Living on the coast I can easily collect seaweed - mainly brown.My father in law used to tell me that it was used a lot in the Channel Islands.How best can I make use of it, either as a plant food or soil conditioner ?
Can I just give a word of warning-collecting seaweed may be considerd a criminal offence it is taken without the permission of the land owner whoever that may be.
If you can get it and it's fine by all the various authorities, who I'm sure will have a view on the matter, then it is meant to be a very good fertilizer. I saw a programme a while back about the Lost Gardens of Heligan where they collected a truck full in the spring to dig in the veggie patch, fine for them as they have their own beach.
I imagine once rotted it would also make an excellent mulch.
HI jackwers we have on our allotments a chap who invented green fingers ,every year his is best and his secret is simply this, he told me to go to the beech preferably after bad weather,rough tides and collect seaweed,(big tip you must tie the bags very secure or you will get sand hoppers in your car and thats a very very big NO
sorry about that Jackwers only half the message came through,right, living on the coast removeing seaweed i quantitoies were talking about has never been a problem and the tide line decides who ownes what, in winter lots of seaweed is deposited and gardeners collect it, if its placed on top of the soil slugs tend not to go over it when its dry, our chap digs some in and from the £ shop he gets a pillow protector and fills it and places it in his water butts for food, he then fills a dustbin with water and does the same for food for summer,this needs diluting and is wonderfull, the rest he leaves in the bags untill summer and digs it in, he Never buys plant food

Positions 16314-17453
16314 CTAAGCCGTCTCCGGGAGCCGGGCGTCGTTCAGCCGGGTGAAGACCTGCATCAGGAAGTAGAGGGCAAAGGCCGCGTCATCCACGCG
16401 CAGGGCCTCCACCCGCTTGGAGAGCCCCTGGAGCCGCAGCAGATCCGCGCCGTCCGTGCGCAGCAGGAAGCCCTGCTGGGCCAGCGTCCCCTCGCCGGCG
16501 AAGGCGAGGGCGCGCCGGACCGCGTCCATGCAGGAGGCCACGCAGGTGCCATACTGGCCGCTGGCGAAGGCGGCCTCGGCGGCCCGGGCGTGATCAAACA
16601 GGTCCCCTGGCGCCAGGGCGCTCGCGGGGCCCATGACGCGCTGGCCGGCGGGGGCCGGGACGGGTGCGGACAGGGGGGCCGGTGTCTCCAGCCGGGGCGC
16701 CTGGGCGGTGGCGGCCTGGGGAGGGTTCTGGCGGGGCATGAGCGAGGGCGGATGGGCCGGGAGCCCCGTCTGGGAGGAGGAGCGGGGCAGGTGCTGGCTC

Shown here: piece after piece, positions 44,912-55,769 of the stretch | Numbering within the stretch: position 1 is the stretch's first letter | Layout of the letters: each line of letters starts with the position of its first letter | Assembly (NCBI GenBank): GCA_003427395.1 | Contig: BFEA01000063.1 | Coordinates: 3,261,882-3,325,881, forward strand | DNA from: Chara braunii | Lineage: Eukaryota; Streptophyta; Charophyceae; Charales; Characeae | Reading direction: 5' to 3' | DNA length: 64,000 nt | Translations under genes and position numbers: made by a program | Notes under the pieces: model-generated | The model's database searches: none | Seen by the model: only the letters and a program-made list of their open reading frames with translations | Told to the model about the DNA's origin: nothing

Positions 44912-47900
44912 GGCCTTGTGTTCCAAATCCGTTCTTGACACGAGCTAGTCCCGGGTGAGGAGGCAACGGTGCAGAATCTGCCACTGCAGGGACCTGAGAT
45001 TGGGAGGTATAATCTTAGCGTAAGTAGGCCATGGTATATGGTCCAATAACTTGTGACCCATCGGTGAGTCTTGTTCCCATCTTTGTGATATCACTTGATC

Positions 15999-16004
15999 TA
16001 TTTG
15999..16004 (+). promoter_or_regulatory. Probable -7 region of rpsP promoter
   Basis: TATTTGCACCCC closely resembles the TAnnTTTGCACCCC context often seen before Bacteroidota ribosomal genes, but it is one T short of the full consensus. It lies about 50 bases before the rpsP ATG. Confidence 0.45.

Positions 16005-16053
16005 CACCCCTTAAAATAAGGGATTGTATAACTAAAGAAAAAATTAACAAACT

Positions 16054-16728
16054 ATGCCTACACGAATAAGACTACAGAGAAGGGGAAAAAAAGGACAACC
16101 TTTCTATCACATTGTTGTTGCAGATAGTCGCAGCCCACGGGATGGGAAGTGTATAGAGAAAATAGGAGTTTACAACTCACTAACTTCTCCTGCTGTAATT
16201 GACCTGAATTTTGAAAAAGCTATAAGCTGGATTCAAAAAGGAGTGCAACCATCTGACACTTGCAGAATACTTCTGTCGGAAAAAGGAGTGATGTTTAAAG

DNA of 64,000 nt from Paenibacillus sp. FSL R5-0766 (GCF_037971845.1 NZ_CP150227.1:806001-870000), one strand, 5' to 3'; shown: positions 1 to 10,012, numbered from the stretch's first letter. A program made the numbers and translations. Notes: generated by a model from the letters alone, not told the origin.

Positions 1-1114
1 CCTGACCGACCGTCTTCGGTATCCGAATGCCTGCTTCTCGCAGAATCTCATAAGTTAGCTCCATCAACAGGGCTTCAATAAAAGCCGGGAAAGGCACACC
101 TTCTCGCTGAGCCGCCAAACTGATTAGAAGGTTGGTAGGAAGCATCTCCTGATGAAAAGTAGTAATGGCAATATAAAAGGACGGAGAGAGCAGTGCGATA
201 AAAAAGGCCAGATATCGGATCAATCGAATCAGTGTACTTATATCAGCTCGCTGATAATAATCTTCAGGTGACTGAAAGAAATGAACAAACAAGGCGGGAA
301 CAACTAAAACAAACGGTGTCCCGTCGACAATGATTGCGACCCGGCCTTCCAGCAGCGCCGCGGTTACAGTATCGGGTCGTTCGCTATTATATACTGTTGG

I think it needs to be made very clear that you must have permission from whoever owns the land before you take it. It may well be that some local authorities or land ownders allow it, whilst others don't.
There is a common misconception about the tide-line and what can be removed-I will repeat- it may be considered a criminal offence.
Hi again Jack,i have actually spoken to our local council about collecting seaweed and they we cannot see a reason why a council would mind gardeners collecting sea weed,beachcombers are accepted as is people who collect flotsam and jetsam,also shell collectors and so forth,the tide lines used are high mean ,so between the high tide line and the sea shore and sea bed that is almost always owned by the crown ,high water lines are the accepted point of change if any, and not the start of buildings or roads or vegetation and are the legal acceptance in almost all cases,charges made on beeches ie car parks etc are after the high tide line therefore legal, so seaweed is best and free
Pretty much all land is owned by someone, it doesn't matter where the boundaries are, you must have permission from the owner to take anything from it.
If your local authority doesn't mind then that's great.
I understand these regulations are in place to stop commercial organisations coming along in a truck collecting stuff and selling it on for profit
Now the occasional gardener might get the blind eye treatment but imagine if it happened en-masse
A few years back when pebble gardens were the rage, people were taking them from beaches,driftwood as well- as has been said it does belong to someone.
seeing as seaweed doesnt deposit passed the high water line no one can own it, as its between the high water line and the seabed permission cannot be granted by anyone eccept by the crown and i dont think they will mind do you